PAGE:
The entirety of the O&W route remained open to motor vehicles until the 1990s, when it became the source of consternation between Scott County and the National Park Service. The NPS planned to close the old railroad bed at the river, while Scott County objected to those plans. Eventually, an agreement was struck in the early 2000s, and the federal government agreed to leave open the road to the Scott County line at North White Oak Creek, a couple of miles beyond the bridge. It was closed at that point, and the remainder of the route through the national park is used as an equestrian trail.

The only steam locomotive built especially for the O&W Railroad — O&W No. 20, built by Baldwin Locomotive Works and put into service in 1916 — is on display today at Steamtown National Historic Site in Scranton, Pa. It was sold by the O&W to the Rahway Valley Railroad in New Jersey in 1937. It made its last run in 1953 and was later donated to F. Nelson Blount, who restored it. It was used for various purposes, and was filmed in “The Cardinal,” a 1963 film distributed by Columbia Pictures. A decade later, it blew a boiler tube, rendering it inoperable.

Brimstone Railroad

In May 1942, the last of Scott County’s independent railroads was chartered. The Brimstone Railroad was built along Brimstone Creek from New River to Lone Mountain. From Slick Rock on to its terminus near the head of Brimstone, the railroad followed the original course of the Knoxville & New River Railroad.

Chartered by the W.M. Ritter Co. after it purchased the New River Lumber Co., the Brimstone Railroad was a coal and logging railroad for decades. The shay locomotives that were operated by the railroad — three of them in total — were somewhat famous. They appeared in railroad magazines for years. 

The Brimstone Railroad was eventually sold when the Ritter company merged with Georgia Pacific. Eventually, the New River mill was sold by Georgia Pacific, the coal being mined in Brimstone fell out of favor due to its high sulfur content, and the Interstate Commerce Commission, a federal agency, declared the Brimstone Railroad’s shay locomotives to be unsafe for operation.

At that point, the New River Railroad, as it was then known, was sold to Southern Railroad. The Southern operated the line for another 10 years, and eventually filed for abandonment. In recent years, the railroad was purchased for scrap by Oneida businessmen David Brewster and Dwayne King. The rails and timbers were removed. There was some interest among local tourism promoters in using the route of the old railroad for a rails-to-trails program that would see a bicycling trail built from Lone Mountain to New River. However, that plan was scrapped due to objection from neighboring landowners.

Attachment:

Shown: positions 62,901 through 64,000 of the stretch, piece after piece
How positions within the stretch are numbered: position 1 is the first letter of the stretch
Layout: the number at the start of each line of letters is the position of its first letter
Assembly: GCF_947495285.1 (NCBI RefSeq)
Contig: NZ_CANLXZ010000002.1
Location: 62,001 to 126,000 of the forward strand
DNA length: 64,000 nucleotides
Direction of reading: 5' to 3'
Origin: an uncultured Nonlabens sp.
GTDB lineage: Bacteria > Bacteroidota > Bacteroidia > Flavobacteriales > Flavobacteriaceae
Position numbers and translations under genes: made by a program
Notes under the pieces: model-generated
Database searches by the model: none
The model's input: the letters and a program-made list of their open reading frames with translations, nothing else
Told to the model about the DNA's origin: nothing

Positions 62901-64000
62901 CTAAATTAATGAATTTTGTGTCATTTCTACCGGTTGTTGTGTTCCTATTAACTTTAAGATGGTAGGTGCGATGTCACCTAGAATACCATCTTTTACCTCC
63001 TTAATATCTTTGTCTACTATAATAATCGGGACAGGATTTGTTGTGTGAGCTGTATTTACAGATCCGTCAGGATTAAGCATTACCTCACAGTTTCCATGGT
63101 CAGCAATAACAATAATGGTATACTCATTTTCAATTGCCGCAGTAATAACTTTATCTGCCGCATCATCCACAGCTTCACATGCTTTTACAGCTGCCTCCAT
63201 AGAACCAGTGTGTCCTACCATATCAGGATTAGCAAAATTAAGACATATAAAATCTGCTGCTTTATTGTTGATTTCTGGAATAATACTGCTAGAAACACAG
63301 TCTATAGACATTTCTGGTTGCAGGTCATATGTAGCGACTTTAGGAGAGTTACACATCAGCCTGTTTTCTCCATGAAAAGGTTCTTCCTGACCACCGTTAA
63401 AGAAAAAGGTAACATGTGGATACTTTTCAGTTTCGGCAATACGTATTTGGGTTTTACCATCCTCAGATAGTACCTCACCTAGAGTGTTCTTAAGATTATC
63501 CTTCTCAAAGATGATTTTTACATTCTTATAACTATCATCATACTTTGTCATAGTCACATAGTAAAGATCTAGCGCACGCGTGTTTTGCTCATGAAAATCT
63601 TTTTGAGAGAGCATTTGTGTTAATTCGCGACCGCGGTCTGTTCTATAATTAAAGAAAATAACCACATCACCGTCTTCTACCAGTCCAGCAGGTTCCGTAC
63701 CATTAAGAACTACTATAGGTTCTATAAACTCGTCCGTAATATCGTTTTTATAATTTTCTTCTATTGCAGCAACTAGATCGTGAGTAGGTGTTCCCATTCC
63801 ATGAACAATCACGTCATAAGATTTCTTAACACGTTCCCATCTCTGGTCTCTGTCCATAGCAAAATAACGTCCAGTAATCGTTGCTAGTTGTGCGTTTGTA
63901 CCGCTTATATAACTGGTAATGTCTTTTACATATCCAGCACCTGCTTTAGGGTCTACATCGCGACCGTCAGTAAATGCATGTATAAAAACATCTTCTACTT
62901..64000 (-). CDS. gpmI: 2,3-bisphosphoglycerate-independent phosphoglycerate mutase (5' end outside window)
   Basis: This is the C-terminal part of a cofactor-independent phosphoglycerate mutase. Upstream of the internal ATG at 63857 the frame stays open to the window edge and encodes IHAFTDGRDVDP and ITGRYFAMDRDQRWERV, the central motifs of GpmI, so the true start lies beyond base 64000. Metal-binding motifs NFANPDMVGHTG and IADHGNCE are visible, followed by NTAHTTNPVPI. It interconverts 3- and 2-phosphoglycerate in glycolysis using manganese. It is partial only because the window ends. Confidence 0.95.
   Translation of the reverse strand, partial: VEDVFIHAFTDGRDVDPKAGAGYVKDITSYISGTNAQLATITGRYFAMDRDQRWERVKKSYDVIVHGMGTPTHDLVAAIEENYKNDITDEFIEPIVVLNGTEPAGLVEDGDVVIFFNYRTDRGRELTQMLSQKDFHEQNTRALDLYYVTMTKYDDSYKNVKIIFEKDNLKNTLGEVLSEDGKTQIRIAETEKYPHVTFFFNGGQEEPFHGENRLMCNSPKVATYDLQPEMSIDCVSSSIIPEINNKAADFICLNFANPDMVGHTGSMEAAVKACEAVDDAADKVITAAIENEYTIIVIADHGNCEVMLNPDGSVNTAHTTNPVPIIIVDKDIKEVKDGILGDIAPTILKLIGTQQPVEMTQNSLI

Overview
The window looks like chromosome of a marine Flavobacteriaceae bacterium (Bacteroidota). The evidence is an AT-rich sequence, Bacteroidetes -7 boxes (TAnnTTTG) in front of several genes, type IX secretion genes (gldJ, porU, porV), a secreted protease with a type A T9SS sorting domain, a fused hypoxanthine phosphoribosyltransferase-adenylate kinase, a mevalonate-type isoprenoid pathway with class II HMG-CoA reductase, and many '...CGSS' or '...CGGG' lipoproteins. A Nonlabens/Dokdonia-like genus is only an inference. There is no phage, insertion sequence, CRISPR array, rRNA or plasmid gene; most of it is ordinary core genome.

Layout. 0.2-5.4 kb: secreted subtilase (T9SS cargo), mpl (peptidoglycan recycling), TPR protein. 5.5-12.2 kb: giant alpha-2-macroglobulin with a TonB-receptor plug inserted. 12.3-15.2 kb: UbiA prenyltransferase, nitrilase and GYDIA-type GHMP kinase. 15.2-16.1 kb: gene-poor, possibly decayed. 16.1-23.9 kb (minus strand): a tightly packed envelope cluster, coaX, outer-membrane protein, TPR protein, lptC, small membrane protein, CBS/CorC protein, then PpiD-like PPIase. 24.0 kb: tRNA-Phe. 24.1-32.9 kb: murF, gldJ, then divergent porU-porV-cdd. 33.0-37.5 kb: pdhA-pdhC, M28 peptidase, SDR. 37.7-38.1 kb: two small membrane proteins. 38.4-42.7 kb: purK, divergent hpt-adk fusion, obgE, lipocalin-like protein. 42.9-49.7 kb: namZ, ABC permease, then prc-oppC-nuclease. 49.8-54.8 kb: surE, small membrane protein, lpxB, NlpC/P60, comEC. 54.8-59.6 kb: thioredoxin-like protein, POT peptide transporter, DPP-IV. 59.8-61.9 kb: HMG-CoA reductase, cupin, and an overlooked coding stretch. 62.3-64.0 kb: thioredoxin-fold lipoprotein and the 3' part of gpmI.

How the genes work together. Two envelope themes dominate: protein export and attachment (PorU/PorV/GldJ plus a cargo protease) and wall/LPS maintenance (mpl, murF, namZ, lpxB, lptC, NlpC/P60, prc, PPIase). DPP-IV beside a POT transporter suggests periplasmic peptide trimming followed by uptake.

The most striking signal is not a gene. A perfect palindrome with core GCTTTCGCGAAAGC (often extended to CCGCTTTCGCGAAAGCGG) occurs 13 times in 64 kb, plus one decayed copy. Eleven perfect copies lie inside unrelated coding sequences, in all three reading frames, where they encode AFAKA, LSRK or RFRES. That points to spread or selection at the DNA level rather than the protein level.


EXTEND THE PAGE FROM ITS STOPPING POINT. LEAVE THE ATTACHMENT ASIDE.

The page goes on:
One of the three shay locomotives that operated on the Brimstone line, the Brimstone #35, eventually wound up in California, and has recently been sold to a company in Australia. The engine, built in 1910, was sold to the Eskbank Locomotive Depot & Museum, which is using it in a display dedicated to the Commonwealth Oil Corporation in New South Wales. Another of the railroad’s locomotives, Brimstone #36, is now in Cass, W.V., where it awaits restoration at the Cass Scenic Railroad State Park, which operates an 11-mile excursion railroad.

Glenmary and Helenwood spurs

The other two railroads dependent on the Cincinnati Southern were located in Glenmary and Helenwood. The Glenmary Coal & Coke Co. constructed a 1.5-mile line to move coal from its mines at Coal Hill and coke from its ovens in Glenmary. Soon after, a branch line was built in Helenwood to transport coal from the mining operations to the east of town.

This story is the March 2020 installment of Forgotten Times, presented by United Cumberland Bank on the fourth week of each month as part of the Independent Herald’s Back Page Features series. A print version of this article can be found on Page 12 of the March 26, 2020 edition of the Independent Herald.